In a globalized economy, the OECD Guidelines on Corporate Social Responsibility for Multinational Enterprises are of outstanding importance in shaping fair competition. The practical approach strengthens responsible corporate action. It is now important to disseminate the Guidelines beyond the OECD member states as recognized principles for responsible corporate behavior in foreign investments worldwide. In particular, more developing and emerging economies should now be persuaded to adopt the Guidelines in order to set responsible frameworks for international trade. Of course, the OECD Guidelines alone are not capable of ensuring a "level playing field" in the world. The basic environmental and social standards must be implemented and enforced by states. But the Guidelines have the potential to support these efforts. In addition to the OECD Guidelines, there are a number of other reference texts and guidelines that serve as a framework for companies to act responsibly in their business practices. Most notable are the International Labor Organization's (ILO) Tripartite Declaration of Principles concerning Multinational Enterprises and Social Policy and the UN Guiding Principles on Business and Human Rights. While the implementation of these guidelines is not legally binding, many companies have developed their own processes and measures to promote the actual global implementation of these standards, or join existing sector initiatives, such as amfori, Chemie³ or the Textile Alliance. Networks and initiatives, such as the regional Global Compact networks, the National Contact Points (NCPs) under the OECD Guidelines, and ILO activities also promote the dissemination and implementation of these guidance frameworks.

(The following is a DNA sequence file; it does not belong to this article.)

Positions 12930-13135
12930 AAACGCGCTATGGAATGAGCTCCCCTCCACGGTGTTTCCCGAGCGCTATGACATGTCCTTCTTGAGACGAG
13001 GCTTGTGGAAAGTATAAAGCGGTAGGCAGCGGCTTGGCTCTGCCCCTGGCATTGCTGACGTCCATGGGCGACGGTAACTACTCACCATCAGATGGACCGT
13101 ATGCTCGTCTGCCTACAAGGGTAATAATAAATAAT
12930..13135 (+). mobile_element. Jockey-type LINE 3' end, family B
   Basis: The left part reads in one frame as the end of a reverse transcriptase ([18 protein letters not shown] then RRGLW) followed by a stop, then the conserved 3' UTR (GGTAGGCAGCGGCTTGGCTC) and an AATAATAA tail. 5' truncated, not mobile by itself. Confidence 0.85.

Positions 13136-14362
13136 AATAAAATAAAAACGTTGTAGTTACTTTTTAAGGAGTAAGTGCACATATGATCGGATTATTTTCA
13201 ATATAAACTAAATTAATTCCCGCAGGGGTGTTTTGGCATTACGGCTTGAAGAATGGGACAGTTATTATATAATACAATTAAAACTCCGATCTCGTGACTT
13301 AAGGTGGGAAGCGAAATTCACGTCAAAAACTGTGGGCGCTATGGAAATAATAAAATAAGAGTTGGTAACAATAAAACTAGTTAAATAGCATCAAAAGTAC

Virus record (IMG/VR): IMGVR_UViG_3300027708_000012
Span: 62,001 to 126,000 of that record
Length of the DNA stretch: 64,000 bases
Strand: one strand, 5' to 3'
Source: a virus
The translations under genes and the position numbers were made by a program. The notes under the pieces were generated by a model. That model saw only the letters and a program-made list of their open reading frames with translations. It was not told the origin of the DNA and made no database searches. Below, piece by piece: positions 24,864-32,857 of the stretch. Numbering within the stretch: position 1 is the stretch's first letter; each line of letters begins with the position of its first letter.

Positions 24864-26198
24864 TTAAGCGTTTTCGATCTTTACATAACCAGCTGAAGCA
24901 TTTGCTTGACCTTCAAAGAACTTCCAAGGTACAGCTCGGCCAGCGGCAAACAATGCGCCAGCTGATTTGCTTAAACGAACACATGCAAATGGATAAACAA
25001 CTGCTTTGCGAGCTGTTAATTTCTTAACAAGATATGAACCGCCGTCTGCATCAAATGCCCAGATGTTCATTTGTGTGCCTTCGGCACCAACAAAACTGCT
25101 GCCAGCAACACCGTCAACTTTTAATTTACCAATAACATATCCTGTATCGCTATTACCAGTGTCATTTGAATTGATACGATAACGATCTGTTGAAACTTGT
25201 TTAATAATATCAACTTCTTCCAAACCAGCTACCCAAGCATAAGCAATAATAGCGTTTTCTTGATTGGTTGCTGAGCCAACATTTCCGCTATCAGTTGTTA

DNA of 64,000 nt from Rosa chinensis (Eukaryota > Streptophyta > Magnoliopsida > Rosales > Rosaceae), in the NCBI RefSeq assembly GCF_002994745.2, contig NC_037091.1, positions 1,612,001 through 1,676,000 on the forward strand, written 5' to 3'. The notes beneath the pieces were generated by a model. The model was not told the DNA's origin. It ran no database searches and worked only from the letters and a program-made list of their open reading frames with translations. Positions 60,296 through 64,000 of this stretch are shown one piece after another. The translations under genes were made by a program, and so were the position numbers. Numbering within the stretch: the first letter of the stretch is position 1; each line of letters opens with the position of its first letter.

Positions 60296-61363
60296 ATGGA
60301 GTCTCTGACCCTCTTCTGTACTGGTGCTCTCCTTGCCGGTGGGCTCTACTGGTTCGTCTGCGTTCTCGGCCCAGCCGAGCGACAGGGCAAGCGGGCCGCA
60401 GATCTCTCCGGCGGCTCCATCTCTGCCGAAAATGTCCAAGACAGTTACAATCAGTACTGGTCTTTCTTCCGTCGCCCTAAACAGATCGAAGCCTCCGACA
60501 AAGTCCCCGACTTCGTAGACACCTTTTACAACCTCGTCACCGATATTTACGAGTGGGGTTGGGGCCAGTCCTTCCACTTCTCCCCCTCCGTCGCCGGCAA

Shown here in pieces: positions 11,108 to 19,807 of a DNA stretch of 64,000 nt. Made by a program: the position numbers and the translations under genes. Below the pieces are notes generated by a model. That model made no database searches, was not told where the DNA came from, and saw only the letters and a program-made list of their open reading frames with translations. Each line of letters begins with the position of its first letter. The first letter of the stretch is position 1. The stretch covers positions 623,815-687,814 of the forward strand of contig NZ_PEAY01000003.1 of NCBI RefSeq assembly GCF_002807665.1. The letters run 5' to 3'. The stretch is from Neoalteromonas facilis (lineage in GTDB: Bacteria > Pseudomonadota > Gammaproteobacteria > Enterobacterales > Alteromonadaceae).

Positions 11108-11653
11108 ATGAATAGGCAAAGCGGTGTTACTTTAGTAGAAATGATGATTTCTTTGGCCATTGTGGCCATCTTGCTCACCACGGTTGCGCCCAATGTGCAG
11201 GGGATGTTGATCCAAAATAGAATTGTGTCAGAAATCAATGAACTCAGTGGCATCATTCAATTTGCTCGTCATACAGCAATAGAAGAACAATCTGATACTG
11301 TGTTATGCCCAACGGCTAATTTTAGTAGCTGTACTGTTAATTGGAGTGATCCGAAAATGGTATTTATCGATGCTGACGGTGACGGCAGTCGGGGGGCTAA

The National Contact Points under the OECD Guidelines are tasked with disseminating the OECD Guidelines and helping to resolve disagreements or complaints regarding their implementation by mediating and arbitrating. The Guidelines are the only internationally agreed standard supported by such an implementation mechanism. The process before NCPs was created to constructively resolve issues related to international investment, not to generate litigation. The NCP structure must not be abused for general campaigning. This would constitute an abuse of the Guiding Principles, which are designed to encourage and promote fair conduct. The OECD Guidelines therefore correctly provide that "good faith" is required in the NCP process and protect the confidentiality of the process. In Germany, the NCP is located at the Federal Ministry of Economics and Climate Protection.